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Python implementation of Krotov's method for quantum optimal control

Project description

Krotov Python Package

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Python implementation of Krotov’s method for quantum optimal control.

This implementation follows the original implementation in the QDYN Fortran library. The method is described in detail in D. M. Reich, M. Ndong, and C. P. Koch, J. Chem. Phys. 136, 104103 (2012) (arXiv:1008.5126).

The krotov package is built on top of QuTiP.

Development happens on Github. You can read the full documentation at ReadTheDocs.

If you use the krotov package in your research, please cite it.


Optimal control is a cornerstones of quantum technology: relying not just on a passive understanding of quantum mechanics, but on the active utilization of the quantum properties of matter. Quantum optimal control asks how to manipulate the dynamics of a quantum system to behave in some desired way. This is essential for the realization of quantum computers, and related technologies such as quantum sensing. See e.g. Glaser et al. Eur. Phys. J. D 69, 279 (2015) for an overview of methods, applications, and current research directions. Quantum technology and thus quantum control are the focus of several large-scale national and super-national research endeavors, such as the U.S. $1 billion National Quantum Initiative Act and the €1 billion European Quantum Flagship program.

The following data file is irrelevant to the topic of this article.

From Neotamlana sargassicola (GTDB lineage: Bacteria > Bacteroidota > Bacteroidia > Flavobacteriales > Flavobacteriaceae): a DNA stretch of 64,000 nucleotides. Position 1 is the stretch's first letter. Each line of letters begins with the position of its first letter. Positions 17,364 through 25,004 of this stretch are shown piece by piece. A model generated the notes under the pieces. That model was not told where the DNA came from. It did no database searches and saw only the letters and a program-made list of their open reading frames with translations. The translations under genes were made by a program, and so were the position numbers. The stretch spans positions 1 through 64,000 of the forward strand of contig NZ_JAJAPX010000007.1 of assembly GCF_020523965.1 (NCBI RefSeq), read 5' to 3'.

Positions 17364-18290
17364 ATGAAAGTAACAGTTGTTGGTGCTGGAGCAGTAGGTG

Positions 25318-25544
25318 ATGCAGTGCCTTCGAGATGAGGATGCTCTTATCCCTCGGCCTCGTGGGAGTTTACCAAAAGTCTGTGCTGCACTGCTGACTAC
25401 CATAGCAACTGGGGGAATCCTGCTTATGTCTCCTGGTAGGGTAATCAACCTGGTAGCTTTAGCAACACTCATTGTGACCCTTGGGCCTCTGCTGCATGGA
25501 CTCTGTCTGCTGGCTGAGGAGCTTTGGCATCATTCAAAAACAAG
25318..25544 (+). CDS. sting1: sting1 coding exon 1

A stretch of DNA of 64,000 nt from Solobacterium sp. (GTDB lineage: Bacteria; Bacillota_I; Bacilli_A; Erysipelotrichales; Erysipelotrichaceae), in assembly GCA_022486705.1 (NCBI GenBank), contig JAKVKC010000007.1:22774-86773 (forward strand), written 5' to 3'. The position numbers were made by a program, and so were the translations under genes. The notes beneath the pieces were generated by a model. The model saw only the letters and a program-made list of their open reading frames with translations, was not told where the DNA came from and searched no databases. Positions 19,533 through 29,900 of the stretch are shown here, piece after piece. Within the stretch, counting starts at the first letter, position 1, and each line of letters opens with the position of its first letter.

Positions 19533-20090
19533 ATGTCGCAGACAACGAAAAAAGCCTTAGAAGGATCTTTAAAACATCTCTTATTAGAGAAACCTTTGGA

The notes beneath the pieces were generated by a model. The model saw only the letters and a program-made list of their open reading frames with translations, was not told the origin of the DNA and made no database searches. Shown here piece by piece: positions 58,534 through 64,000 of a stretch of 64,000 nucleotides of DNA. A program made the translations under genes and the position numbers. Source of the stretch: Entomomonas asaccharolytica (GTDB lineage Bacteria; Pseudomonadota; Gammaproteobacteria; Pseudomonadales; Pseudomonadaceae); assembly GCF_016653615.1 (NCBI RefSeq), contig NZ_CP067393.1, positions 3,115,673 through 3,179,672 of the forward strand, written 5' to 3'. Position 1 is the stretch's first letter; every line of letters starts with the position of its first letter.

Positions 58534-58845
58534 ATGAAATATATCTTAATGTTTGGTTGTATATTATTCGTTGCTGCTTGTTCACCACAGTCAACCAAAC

Krotov’s method is one of the two leading gradient-based optimization algorithms used in numerical quantum optimal control. It simulates the dynamics of a quantum system under a set of initial controls, and evaluates the result with respect to an optimization functional to be minimized. It then iteratively modifies the controls to guarantee a monotonically decreasing value in the optimization functional. To date, there has not been an open source implementation of the method. This package provides that missing implementation.